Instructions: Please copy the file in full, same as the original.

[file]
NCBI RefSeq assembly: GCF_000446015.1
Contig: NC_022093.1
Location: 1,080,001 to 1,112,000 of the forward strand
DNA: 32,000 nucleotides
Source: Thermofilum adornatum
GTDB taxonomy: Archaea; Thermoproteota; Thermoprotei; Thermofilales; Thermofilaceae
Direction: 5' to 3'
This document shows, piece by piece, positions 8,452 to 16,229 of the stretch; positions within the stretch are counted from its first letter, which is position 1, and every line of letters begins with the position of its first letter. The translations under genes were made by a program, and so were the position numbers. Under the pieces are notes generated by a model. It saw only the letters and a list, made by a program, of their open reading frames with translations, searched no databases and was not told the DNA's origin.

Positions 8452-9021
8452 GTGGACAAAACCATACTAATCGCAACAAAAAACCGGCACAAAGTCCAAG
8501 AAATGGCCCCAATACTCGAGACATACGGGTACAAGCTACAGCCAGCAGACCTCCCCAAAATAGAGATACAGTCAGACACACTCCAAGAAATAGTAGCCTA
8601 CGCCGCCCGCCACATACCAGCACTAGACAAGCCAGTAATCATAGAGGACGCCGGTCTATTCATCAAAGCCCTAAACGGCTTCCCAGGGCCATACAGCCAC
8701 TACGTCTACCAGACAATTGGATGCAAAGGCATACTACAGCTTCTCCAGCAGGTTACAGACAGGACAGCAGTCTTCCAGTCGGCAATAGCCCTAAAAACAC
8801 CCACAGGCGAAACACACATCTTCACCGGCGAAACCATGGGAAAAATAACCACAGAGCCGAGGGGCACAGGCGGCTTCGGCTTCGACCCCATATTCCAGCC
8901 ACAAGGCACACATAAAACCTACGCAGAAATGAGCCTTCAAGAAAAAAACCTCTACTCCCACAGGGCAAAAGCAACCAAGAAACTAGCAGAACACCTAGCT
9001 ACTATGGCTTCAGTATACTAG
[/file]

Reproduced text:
NCBI RefSeq assembly: GCF_000446015.1
Contig: NC_022093.1
Location: 1,080,001 to 1,112,000 of the forward strand
DNA: 32,000 nucleotides
Source: Thermofilum adornatum
GTDB taxonomy: Archaea; Thermoproteota; Thermoprotei; Thermofilales; Thermofilaceae
Direction: 5' to 3'
This document shows, piece by piece, positions 8,452 to 16,229 of the stretch; positions within the stretch are counted from its first letter, which is position 1, and every line of letters begins with the position of its first letter. The translations under genes were made by a program, and so were the position numbers. Under the pieces are notes generated by a model. It saw only the letters and a list, made by a program, of their open reading frames with translations, searched no databases and was not told the DNA's origin.

Positions 8452-9021
8452 GTGGACAAAACCATACTAATCGCAACAAAAAACCGGCACAAAGTCCAAG
8501 AAATGGCCCCAATACTCGAGACATACGGGTACAAGCTACAGCCAGCAGACCTCCCCAAAATAGAGATACAGTCAGACACACTCCAAGAAATAGTAGCCTA
8601 CGCCGCCCGCCACATACCAGCACTAGACAAGCCAGTAATCATAGAGGACGCCGGTCTATTCATCAAAGCCCTAAACGGCTTCCCAGGGCCATACAGCCAC
8701 TACGTCTACCAGACAATTGGATGCAAAGGCATACTACAGCTTCTCCAGCAGGTTACAGACAGGACAGCAGTCTTCCAGTCGGCAATAGCCCTAAAAACAC
8801 CCACAGGCGAAACACACATCTTCACCGGCGAAACCATGGGAAAAATAACCACAGAGCCGAGGGGCACAGGCGGCTTCGGCTTCGACCCCATATTCCAGCC
8901 ACAAGGCACACATAAAACCTACGCAGAAATGAGCCTTCAAGAAAAAAACCTCTACTCCCACAGGGCAAAAGCAACCAAGAAACTAGCAGAACACCTAGCT
9001 ACTATGGCTTCAGTATACTAG